September 2015
Volume 15, Issue 12
Free
Vision Sciences Society Annual Meeting Abstract  |   September 2015
Working memory representations produce inhibition of similar (but not identical) stimuli in visual attention
Author Affiliations
  • Anastasia Kiyonaga
    Department of Psychology and Neuroscience, Duke University
  • Tobias Egner
    Department of Psychology and Neuroscience, Duke University
Journal of Vision September 2015, Vol.15, 544. doi:10.1167/15.12.544
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      Anastasia Kiyonaga, Tobias Egner; Working memory representations produce inhibition of similar (but not identical) stimuli in visual attention. Journal of Vision 2015;15(12):544. doi: 10.1167/15.12.544.

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      © ARVO (1962-2015); The Authors (2016-present)

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Abstract

Working memory (WM) maintenance can produce patterns of neural activity similar to visually-attended sensory stimuli, suggesting that WM and visual attention may share neural representations. If this is the case, an item in WM should impact behavior just like a visually-attended one. Here, we examine whether the center-surround selective tuning mechanism that is purported to focus attention in the visual system also applies to stimuli that are attended internally (i.e., in WM). When attention is directed at a particular stimulus, processing for that location or feature is enhanced, while nearby stimuli are inhibited. We test whether maintaining a color stimulus in WM produces inhibition, during a visual attention task, of nearby stimuli in color space. Participants viewed a colored WM sample whose shade was selected randomly from a circular color space (and then performed a change detection task on a subset of “catch trials”). During the WM delay, they completed a visual search wherein the targets and distractors (which were opposite each other on the color wheel) varied continuously in similarity to the WM sample. Targets could thus be an exact match to the WM item, or different in 10° steps. Visual search was fastest when the target was an exact WM match, and slowest when a distractor was an exact WM match, but similarity between the target and WM sample did not produce a linear effect on search speed. Instead, search was slowed when targets were similar in color to the WM sample (i.e., 10-30° away), then speeded again as targets became more dissimilar to the WM sample, and would presumably fall outside a suppressive surround. This suggests that focusing internal attention on a color in WM produced surround-inhibition that impaired visual processing for similar colors. WM and visual attention, thus, seem to activate the same representations.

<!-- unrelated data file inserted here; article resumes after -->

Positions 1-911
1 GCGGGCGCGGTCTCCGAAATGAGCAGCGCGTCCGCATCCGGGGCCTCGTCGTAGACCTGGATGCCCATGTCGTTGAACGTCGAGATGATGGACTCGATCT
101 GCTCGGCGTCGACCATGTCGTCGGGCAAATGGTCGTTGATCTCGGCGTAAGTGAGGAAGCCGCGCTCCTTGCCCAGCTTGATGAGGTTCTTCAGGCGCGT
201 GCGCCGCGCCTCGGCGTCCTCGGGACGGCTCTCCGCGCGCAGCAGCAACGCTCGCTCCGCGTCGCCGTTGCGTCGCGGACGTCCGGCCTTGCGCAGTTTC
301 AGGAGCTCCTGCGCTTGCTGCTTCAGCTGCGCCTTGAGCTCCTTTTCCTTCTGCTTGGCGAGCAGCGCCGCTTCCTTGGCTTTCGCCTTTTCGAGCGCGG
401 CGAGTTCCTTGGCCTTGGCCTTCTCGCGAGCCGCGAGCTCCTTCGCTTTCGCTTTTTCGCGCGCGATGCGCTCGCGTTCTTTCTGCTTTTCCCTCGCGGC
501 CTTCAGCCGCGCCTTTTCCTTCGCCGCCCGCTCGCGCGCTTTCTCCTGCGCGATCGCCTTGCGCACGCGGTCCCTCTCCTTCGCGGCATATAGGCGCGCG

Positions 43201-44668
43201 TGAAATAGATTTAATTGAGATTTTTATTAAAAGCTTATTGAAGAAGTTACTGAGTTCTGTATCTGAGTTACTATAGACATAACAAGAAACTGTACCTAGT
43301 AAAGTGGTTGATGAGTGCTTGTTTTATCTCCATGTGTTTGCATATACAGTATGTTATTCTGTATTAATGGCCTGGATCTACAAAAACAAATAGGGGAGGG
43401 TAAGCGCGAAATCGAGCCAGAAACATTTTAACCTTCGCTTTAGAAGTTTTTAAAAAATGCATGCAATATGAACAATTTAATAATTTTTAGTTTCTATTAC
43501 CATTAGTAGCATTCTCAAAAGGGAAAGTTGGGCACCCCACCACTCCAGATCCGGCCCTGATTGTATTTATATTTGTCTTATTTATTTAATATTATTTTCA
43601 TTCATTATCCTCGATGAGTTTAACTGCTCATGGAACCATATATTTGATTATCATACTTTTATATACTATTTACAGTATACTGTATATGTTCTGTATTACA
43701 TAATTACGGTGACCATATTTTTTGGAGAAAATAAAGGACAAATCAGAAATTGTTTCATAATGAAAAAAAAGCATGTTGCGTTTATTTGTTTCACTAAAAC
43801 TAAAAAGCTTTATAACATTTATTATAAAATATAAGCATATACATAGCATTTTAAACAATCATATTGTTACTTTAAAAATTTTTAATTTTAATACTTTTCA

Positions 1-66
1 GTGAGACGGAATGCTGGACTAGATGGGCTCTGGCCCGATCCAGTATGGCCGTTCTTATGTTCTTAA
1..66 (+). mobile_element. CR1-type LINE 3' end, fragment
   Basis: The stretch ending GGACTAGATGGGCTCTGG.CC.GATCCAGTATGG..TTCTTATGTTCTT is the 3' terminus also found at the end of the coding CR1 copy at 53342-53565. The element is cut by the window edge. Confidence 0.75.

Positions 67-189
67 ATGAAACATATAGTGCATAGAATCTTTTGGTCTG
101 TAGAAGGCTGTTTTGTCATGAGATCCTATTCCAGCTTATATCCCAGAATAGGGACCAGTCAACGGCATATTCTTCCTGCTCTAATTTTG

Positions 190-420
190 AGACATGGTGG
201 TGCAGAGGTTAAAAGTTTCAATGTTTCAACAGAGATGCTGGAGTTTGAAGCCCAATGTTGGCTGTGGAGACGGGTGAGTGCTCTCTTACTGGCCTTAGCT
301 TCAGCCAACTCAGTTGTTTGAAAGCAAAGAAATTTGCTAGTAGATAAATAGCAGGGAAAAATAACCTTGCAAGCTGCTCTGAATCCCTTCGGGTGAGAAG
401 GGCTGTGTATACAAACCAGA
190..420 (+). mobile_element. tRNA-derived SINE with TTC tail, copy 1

Meeting abstract presented at VSS 2015

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